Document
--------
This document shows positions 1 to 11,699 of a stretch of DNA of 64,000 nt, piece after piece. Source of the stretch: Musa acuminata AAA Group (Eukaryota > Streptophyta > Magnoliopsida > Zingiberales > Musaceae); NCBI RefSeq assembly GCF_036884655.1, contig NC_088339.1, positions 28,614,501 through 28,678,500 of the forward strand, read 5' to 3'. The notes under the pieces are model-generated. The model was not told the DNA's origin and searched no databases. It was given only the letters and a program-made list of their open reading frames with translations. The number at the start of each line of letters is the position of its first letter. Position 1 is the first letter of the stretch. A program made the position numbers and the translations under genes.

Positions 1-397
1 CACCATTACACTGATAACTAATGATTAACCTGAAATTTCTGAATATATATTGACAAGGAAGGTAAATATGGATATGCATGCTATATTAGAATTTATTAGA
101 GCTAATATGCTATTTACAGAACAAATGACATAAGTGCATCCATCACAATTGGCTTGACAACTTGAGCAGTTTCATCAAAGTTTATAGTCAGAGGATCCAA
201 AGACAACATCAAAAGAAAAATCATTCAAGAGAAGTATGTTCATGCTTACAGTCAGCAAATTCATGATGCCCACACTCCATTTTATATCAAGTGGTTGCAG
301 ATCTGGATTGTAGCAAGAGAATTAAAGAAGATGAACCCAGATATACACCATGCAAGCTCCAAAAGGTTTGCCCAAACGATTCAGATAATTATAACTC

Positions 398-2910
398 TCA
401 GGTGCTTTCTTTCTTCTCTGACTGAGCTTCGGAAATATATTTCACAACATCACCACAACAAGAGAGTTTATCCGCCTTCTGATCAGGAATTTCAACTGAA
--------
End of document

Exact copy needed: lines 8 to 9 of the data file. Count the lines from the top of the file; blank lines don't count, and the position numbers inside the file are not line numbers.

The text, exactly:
398 TCA
401 GGTGCTTTCTTTCTTCTCTGACTGAGCTTCGGAAATATATTTCACAACATCACCACAACAAGAGAGTTTATCCGCCTTCTGATCAGGAATTTCAACTGAA